Summer Company is a popular student entrepreneurship program of the Ministry of Economic Development and Innovation.  The program is administered by the South Georgian Bay Small Business Enterprise Centre and is designed to give entrepreneurial students the tools they need to start and run a summertime business.  The Small Business Enterprise Centre has accepted five students into the program this year who are currently running successful summer ventures.

Through hands-on coaching from Gillian Fairley, Centre Manager, mentoring and advice from community business people and funding of up to $3,000, these students experience the exciting challenges and pride that comes with operating their own small business.

Getting Started – The importance of marketing

“Marketing is one of the areas the students really need to focus on and we try to support them in any way we can,” explains Gillian. “It’s a very short period of time for these businesses to actually get up and running, and to get clients, so it’s quite a challenge.”

This support included helping this summer’s participants put together business advertisements then getting those ads into local newspapers. The students also did a lot of work in word-of-mouth direct selling.

“They were encouraged to introduce themselves to people in the community who might need their services. It’s important to establish these relationships, especially through face-to-face meetings. That’s a sales and marketing skill that will be very valuable to them as they grow their business, as well as for any future ventures.”

Gillian provides ongoing assistance with business expenses and other activities and was also able to line up formal mentors and business advisors from the community to assist the students over the summer.

Summer Company 2012 Participants

Eligibility in Summer Company includes returning to school come the fall. This year’s participants are a mix of high school and post secondary students with a variety of business ideas including:

  • Mia Forrester, professional pet services
  • Emily Niermann, graphic design services
  • Nick Dymond, designing and building custom patio furniture
  • John McKague, small machine repair and custom welding
  • Michael Craig, carpooling website catering exclusively to students

We caught up with three of the students to see how Summer Company has helped their small businesses.

Mia Forrester, 23, an animal behaviour studies student at Western University, who started a pet sitting, walking and grooming business called Petscapades, said she’s very happy with how things are going.

“It’s definitely been a good thing to be part of Summer Company. It’s been a huge help,” she says. “I picked Gillian’s brain and she was so helpful. She came up with things I never even thought about.”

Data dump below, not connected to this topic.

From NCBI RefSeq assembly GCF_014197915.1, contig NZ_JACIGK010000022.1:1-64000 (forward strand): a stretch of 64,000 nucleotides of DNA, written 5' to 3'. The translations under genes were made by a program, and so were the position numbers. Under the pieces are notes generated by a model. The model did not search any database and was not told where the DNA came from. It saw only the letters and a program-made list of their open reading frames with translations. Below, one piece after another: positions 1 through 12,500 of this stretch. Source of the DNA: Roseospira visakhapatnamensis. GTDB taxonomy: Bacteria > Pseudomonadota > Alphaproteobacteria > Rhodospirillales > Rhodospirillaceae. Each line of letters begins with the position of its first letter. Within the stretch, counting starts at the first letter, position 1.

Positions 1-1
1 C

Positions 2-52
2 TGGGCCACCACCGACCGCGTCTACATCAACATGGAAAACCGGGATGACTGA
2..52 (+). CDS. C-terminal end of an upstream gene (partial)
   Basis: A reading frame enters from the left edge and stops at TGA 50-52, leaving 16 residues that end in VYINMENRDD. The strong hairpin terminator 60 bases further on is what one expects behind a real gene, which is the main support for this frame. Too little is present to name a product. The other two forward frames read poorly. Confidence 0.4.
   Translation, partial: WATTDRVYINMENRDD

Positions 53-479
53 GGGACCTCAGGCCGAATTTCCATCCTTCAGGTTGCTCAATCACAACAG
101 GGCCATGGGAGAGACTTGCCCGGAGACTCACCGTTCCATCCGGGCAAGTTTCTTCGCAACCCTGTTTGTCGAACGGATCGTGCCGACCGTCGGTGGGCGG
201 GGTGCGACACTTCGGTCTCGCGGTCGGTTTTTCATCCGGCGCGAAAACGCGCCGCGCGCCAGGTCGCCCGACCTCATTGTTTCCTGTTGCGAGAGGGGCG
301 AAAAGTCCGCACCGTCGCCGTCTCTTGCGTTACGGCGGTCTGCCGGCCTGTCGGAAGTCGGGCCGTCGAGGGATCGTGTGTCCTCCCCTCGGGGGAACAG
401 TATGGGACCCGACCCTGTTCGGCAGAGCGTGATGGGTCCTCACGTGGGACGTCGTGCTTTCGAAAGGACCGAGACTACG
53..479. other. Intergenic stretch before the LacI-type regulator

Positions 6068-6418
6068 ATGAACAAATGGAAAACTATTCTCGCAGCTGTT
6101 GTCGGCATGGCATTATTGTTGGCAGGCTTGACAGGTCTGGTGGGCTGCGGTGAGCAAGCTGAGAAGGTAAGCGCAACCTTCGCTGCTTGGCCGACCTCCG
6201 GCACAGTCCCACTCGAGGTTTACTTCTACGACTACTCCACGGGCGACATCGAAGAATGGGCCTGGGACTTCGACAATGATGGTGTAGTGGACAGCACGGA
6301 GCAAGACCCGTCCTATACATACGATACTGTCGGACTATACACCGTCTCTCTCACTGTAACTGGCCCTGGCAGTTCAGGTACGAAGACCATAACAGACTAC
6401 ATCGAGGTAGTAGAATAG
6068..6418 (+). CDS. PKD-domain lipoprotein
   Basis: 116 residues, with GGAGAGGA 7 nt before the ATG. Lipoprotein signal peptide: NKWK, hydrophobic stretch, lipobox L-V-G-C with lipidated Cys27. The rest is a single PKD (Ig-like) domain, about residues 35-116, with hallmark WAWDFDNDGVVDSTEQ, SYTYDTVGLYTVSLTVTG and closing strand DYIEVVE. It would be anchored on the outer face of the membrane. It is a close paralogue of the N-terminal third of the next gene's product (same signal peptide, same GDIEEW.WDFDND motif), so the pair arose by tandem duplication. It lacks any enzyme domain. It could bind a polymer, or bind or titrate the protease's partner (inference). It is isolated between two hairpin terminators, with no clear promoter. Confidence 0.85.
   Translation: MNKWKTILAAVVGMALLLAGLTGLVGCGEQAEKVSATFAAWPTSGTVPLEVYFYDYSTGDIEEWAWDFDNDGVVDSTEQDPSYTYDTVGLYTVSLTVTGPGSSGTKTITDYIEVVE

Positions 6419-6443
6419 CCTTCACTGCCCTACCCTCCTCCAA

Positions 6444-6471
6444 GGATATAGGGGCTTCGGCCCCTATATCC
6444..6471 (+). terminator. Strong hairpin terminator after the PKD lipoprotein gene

Mia designed a business website after taking part in the Enterprise Centre’s hands-on workshop about maximizing traffic to your website. As well as print advertising, she marketed her business by distributing magnets and business cards in the community, especially targeting pet stores and veterinarian offices.

“I didn’t expect business to pick up so fast,” Mia admits. “I’m getting calls pretty much every day now.”

With her business on the path to success, Mia hopes to continue it part time when she returns to school in September.

“I hope it’s as, or more, successful when I’m in school so I can make some money on the side.”

Emily Niermann, a third-year graphics design student at Fanshawe College, started Devising Designs. She designs logos, business cards and advertising posters.  Emily says Summer Company has also helped her find work.

“I’d been told my first five-10 customers would be through people I know, which has been happening.”

Selena Blaise, owner/publisher of Georgian Life Magazine, mentors Emily.

“She’s given me lots of advice,” says Emily. “She’s helping me come up with ideas on how I can get work and has even helped me to get some work.”

Emily adds being part of Summer Company has been good for her business.

“The funding helped with advertising, business cards and some equipment that helps me a lot with my illustrations. Being part of Summer Company has helped promote my business, and if I hadn’t taken part in it, I probably wouldn’t have found some of the work I’ve already done.”

Nick Dymond, an 18-year-old high school student, started Dymond Finish, a patio furniture and backyard improvement business. He also says Summer Company has helped his business.

“The funding helped with advertising costs, supplies and equipment like saws and a rotor table. The Summer Company program has helped me a lot. With Summer Company as a second helping hand, I’ve had a lot more calls than I would’ve had.”

John McKague who started Cedar Brook Machine & Welding, and Michael Craig who started Uride, a carpooling website, also have clients through their involvement with Summer Company.